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Hedwig and the Angry Inch

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Hedwig and the Angry Inch

"My sex-change operation got botched

My guardian angel fell asleep on the watch

Now all I got is a Barbie Doll-crotch

I got an angry inch"

WASHINGTON -- Eight seconds after Rick Hammerly entered the theater as transsexual rocker Hedwig, I suddenly found his large hand thrust in front of my face. What's going on, I thought. Does he want me to kiss it? Is this part of the show? I tried to shake it instead, but to no avail. So, I gave it a quick peck. Then, the "internationally ignored song stylist" gave me the finger, which was greeted with audience laughter and applause. Apparently, they knew what was coming.

Currently enjoying sell-out success with Sondheim's "Follies," Eric Schaeffer's Signature Theater has revived last season's rock musical "Hedwig and the Angry Inch" at Washington, DC's Warehouse Theatre. Written by Stephen Trask and John Cameron Mitchell, the show has won acclaim from critics and audiences since its 1998 off-Broadway creation. Originally East German Hansel, botched "cut and paste" surgery leaves transsexual Hedwig with an "angry inch" of flesh. James Kronzer's set consists of a platform for Hedwig and his five-piece band, a pole for sexual diversion, and some projected images.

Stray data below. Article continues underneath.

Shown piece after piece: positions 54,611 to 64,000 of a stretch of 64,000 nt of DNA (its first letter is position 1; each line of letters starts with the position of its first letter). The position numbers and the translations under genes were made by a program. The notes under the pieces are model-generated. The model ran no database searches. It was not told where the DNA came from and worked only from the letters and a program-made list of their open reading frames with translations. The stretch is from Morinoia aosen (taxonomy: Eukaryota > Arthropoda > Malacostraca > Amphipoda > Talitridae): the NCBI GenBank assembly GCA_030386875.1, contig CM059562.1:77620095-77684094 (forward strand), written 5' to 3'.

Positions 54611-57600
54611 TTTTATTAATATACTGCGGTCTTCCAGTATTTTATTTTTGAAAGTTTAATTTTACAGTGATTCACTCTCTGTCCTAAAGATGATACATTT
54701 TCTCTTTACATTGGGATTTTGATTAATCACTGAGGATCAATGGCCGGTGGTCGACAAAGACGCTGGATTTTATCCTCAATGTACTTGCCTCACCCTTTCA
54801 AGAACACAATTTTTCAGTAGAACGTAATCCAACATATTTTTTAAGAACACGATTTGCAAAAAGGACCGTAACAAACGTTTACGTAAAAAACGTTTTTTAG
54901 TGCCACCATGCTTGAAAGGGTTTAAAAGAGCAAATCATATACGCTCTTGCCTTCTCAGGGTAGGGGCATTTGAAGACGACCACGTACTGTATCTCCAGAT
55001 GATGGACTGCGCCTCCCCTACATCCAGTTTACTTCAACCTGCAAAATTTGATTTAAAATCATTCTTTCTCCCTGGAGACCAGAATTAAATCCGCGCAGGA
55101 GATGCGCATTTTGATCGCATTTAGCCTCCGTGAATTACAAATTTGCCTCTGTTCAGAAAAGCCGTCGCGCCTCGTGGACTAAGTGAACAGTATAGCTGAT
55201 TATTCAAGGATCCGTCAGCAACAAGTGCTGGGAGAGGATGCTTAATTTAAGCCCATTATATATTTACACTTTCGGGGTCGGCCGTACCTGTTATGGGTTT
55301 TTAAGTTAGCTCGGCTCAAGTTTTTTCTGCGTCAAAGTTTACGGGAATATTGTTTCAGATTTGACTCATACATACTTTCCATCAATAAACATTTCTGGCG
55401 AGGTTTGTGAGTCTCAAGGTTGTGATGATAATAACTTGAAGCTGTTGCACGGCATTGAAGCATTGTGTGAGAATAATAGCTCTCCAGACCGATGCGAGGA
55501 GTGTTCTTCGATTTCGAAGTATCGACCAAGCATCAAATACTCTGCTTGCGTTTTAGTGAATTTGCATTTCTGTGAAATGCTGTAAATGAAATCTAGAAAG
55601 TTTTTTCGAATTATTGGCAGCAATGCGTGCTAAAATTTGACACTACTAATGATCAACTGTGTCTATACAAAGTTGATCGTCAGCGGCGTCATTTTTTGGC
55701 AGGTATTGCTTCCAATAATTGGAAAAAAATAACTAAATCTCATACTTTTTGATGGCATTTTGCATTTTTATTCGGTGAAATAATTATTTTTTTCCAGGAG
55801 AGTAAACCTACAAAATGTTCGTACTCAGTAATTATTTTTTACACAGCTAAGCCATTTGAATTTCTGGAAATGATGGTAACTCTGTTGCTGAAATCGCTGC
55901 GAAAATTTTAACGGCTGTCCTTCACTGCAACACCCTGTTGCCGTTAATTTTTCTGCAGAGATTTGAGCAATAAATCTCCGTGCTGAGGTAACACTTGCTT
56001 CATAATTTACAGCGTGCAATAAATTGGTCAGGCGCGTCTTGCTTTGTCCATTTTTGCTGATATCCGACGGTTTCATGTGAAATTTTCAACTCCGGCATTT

More than just a one-man show, Hedwig regularly interacts with lover Lynn Filusch as Yitzak (a German and a Jew, as Hammerly notes), performs numerous vocal impressions in a deep voice, and transforms into nemesis Tommy Gnosis who gained mass fame by stealing his songs. Stomping violently across the stage, Hammerly delivers explosive songs like "Angry Inch" and "Wicked Little Town." He also has fun in the audience-participation number "Wig in a Box" in which he describes how a touch of makeup transforms him into "Miss Midwest Midnight Checkout Queen." Anne Kennedy has recreated Fabio Toblini's original Hedwig wardrobe of a large blonde wig and multi-colored cape with the inscription "Yankee go home -- with me."

Hammerly's Hedwig is reminiscent of other transvestite comedians such as Dame Edna and Gary Beach's Roger De Bris. He is less naturally female than John Cameron Mitchell, but a bit more humorous and over-the-top. With a touch of Sweeney Todd-like aggression, performer Rick Hammerly and director Eric Schaeffer keep Hedwig one of the most indestructible characters in musical theatre. You can't tear him down.

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